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The gold treasure of Marcianopolis and the stories it has to tell

Coin commemorating the coronation of Byzantine Empress Aelia Eudocia
Photo: Veneta Nikolova

Few people travelling to the northern portion of Bulgaria’s Black Sea coast take a turn so they can go and see one of the biggest cities founded in this part of the Balkans during the time of the Roman Empire – Marcianopolis, capital of the Roman province of Lower Moesia. Over its ruins now rises the modern-day town of Devnya. But once, there were magnificent public buildings here, a library, baths and a triumphal arch, and the floors of the houses were lavishly decorated with spectacular mosaics. Some of them are on display at Devnya’s Museum of Mosaics, the only mosaics museum in this country.

The Museum of Mosaics

At the end of 2019, a little before the outbreak of the Covid-19 pandemic, archaeologists discovered a remarkable gold treasure. While they were studying the remains of a 1,600 year-old Roman building, which was burnt down in the 5th century, they stumbled upon 19 high-carat Roman coins.

“The gold treasure is very clear evidence and dates the great Hunnic invasion of 447 AD when, according to historical sources, Marcianopolis was conquered and burnt down by the Huns,” says Ivan Sutev, director of the Museum of Mosaics. “As a matter of fact more often than not the discovery of treasures is connected with some kind of big natural or human cataclysm. In this case – the destruction and burning down of Marcianopolis. We found these 19 solidus coins – coins from the Late Roman Empire – literally scattered all over the floor of the room. They were probably scattered as people were fleeing, or in some murderous clash. After which, when the house was burnt, a clay wall collapsed on top of them. That was how they survived in mint condition, as, obviously they were not in circulation for long. They actually look as if they were minted yesterday.”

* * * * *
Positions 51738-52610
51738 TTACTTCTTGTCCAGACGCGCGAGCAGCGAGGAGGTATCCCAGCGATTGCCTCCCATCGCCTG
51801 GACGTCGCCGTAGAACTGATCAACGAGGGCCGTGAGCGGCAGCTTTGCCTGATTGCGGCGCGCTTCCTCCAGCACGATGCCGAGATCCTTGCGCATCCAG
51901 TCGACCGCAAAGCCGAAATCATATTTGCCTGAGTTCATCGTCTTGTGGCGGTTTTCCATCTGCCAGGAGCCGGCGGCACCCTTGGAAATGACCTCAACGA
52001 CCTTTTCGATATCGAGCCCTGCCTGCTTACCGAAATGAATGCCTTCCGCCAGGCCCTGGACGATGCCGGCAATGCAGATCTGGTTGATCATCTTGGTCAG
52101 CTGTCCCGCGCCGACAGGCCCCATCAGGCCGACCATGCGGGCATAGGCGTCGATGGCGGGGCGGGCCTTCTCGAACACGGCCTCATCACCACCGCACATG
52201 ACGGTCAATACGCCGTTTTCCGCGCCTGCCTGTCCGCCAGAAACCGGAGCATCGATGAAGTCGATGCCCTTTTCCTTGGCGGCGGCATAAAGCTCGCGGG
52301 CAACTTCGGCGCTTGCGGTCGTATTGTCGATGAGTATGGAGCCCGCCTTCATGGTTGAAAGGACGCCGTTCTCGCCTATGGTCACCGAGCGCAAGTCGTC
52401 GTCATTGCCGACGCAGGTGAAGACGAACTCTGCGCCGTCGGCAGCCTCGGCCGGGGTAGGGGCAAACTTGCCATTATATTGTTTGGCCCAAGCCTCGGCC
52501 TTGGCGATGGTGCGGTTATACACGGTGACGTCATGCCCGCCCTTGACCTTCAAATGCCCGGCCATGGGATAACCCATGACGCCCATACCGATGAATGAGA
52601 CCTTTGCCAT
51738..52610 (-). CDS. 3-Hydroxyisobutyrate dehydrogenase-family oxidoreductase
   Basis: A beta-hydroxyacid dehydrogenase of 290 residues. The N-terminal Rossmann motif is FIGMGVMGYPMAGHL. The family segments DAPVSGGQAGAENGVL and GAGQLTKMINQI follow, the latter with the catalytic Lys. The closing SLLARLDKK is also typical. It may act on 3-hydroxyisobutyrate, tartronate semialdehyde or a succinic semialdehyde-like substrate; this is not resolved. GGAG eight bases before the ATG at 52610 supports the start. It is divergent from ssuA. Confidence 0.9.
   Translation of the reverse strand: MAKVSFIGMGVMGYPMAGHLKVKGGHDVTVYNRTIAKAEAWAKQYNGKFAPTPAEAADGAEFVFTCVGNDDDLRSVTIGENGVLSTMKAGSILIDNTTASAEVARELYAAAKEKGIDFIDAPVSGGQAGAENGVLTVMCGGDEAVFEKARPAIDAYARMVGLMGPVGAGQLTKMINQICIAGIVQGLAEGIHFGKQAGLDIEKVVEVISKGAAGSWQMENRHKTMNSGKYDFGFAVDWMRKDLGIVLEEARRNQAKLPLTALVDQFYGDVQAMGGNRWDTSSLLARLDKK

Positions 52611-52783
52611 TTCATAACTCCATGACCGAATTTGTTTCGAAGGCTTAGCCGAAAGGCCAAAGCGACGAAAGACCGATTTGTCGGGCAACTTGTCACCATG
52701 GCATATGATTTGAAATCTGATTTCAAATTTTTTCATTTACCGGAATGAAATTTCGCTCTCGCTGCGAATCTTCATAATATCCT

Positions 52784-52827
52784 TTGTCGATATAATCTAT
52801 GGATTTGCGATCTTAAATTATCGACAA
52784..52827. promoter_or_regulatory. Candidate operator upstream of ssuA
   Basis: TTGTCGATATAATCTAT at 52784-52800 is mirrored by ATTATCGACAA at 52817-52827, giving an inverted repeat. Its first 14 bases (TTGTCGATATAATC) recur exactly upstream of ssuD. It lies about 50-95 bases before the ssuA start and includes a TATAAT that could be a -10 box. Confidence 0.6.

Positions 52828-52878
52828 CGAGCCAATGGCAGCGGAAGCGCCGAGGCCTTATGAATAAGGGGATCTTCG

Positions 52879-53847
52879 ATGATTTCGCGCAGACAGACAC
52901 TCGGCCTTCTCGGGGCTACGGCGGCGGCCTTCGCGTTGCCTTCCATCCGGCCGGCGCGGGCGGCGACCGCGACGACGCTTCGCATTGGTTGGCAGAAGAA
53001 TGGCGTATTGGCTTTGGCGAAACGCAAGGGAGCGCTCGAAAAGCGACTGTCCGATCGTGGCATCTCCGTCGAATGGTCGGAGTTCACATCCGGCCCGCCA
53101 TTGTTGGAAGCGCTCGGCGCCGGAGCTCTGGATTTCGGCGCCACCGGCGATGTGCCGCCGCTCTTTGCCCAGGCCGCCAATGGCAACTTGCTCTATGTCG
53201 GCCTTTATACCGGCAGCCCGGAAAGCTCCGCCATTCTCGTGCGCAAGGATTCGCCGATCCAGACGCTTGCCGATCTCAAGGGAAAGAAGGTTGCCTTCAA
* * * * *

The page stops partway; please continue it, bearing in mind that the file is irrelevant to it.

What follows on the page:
The Marcianopolis treasure of 19 gold coins

In the same region, in 1929, archaeologists chanced upon one of the biggest treasures found in these lands – 120,000 silver Roman coins weighing 290 kg., the oldest of them minted in the time of Marc Antony. The latest find in the ancient Marcianopolis is from the time of the emperors Theodosius II and Valentinian III and tell intriguing stories of life 16 centuries ago.

“These coins are valuable as exhibits, but they are also a fount of information because there are different scenes depicted on them,” Ivan Sutev says. “On one side of the coin we have the emperor or a member of his family, most often his wife, and on the reverse side – interesting scenes from life. From them we learn of important events in the life of the imperial court during the 5th century. For example, we discovered a coin minted in honour of the coronation of Aelia Eudocia, wife of Emperor Theodosius II. The Byzantine empress is richly dressed and wears jewellery of exceptional beauty, and over her is the hand of God, placing a crown on her head. Another fascinating coin from the treasure depicts the coronation and the bestowing of the title Augustus on Valentinian III, Western Roman Emperor and cousin of Theodosius II.”

A floor mosaic of Gorgona Medusa on display at the Museum

Photos: Veneta Nikolova

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